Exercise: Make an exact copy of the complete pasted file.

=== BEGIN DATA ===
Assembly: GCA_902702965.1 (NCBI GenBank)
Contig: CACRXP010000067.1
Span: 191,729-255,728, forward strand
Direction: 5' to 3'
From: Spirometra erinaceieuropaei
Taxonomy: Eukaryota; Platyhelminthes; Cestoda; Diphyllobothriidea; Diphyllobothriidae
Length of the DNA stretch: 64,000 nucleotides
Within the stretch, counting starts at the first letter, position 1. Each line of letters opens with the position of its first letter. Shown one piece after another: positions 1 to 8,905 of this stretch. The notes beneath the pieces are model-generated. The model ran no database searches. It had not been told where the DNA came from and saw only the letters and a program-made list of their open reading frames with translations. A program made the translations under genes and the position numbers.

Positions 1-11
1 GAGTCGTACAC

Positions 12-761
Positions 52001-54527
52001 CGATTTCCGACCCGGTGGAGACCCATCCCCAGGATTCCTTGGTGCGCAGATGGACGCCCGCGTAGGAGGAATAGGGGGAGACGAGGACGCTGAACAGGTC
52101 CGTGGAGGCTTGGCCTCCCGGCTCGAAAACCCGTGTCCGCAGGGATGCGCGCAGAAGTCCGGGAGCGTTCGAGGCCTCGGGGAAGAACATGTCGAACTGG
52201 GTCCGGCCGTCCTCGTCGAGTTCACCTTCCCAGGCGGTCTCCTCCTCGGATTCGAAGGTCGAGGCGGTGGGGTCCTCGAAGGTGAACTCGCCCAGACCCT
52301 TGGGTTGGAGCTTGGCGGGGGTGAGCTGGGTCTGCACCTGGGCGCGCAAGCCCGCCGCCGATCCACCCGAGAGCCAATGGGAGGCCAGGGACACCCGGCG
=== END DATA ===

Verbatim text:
Assembly: GCA_902702965.1 (NCBI GenBank)
Contig: CACRXP010000067.1
Span: 191,729-255,728, forward strand
Direction: 5' to 3'
From: Spirometra erinaceieuropaei
Taxonomy: Eukaryota; Platyhelminthes; Cestoda; Diphyllobothriidea; Diphyllobothriidae
Length of the DNA stretch: 64,000 nucleotides
Within the stretch, counting starts at the first letter, position 1. Each line of letters opens with the position of its first letter. Shown one piece after another: positions 1 to 8,905 of this stretch. The notes beneath the pieces are model-generated. The model ran no database searches. It had not been told where the DNA came from and saw only the letters and a program-made list of their open reading frames with translations. A program made the translations under genes and the position numbers.

Positions 1-11
1 GAGTCGTACAC

Positions 12-761
Positions 52001-54527
52001 CGATTTCCGACCCGGTGGAGACCCATCCCCAGGATTCCTTGGTGCGCAGATGGACGCCCGCGTAGGAGGAATAGGGGGAGACGAGGACGCTGAACAGGTC
52101 CGTGGAGGCTTGGCCTCCCGGCTCGAAAACCCGTGTCCGCAGGGATGCGCGCAGAAGTCCGGGAGCGTTCGAGGCCTCGGGGAAGAACATGTCGAACTGG
52201 GTCCGGCCGTCCTCGTCGAGTTCACCTTCCCAGGCGGTCTCCTCCTCGGATTCGAAGGTCGAGGCGGTGGGGTCCTCGAAGGTGAACTCGCCCAGACCCT
52301 TGGGTTGGAGCTTGGCGGGGGTGAGCTGGGTCTGCACCTGGGCGCGCAAGCCCGCCGCCGATCCACCCGAGAGCCAATGGGAGGCCAGGGACACCCGGCG